I’ve been out of action recently due to complications following a dental extraction, but have managed to do about two or three hours of writing each day.

The following comes from my novel in progress, a psychological thriller aimed at Young Adults.  In this part of the story, the secondary viewpoint character struggles to cope after returning to her home town after ten years:

Something like crunching footsteps interrupted her thoughts, and she looked round. Nothing, apart from the empty field with a line of nettles by the fence and barbed wiring. She climbed a stile and moved on towards the private driveway leading to Lyme Hall. The weather was muggy again, just like yesterday and the day before when she’d arrived. Tears stung her eyes, blinding her vision, and she stumbled, nearly tripping on uneven grounding as she struggled to contain her hiccuping sobs.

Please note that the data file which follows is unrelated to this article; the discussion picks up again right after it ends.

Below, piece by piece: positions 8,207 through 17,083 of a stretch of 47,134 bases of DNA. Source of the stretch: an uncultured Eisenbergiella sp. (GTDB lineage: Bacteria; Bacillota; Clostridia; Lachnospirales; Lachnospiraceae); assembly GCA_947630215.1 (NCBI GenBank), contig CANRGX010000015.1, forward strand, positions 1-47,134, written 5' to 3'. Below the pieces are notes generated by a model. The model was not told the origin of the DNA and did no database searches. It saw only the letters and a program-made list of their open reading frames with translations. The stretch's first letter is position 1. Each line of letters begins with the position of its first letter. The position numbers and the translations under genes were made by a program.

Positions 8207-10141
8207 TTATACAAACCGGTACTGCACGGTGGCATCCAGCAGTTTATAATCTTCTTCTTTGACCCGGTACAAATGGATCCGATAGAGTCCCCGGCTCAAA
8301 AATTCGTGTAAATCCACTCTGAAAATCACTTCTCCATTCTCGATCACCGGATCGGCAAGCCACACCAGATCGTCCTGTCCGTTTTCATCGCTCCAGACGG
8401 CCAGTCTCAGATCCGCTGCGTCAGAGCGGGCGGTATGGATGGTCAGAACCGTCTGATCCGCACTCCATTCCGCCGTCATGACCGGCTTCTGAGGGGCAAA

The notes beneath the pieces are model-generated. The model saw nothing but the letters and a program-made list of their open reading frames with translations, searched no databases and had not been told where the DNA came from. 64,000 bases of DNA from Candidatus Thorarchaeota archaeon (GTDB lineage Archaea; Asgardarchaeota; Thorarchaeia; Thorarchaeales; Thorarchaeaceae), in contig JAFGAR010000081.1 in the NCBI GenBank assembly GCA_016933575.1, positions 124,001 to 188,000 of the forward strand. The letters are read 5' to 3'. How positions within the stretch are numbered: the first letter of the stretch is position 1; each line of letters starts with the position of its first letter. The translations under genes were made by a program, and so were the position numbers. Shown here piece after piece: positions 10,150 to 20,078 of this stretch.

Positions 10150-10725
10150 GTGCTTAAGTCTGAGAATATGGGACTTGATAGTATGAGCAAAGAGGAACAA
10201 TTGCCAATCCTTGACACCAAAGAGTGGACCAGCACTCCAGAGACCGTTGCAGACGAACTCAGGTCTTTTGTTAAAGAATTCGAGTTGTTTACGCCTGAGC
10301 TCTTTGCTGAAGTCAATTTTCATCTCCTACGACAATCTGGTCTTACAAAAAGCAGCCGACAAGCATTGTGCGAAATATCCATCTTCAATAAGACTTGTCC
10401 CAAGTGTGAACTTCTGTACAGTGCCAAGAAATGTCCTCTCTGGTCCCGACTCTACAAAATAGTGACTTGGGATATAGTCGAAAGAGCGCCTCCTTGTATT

Evil, evil, evil Hall. It had robbed her, destroyed her life.

She stopped, looked over her shoulder. Once again, she’d heard movement in the grass.

Footsteps. A snapping branch.

But the field was empty, the grass limp from rain.


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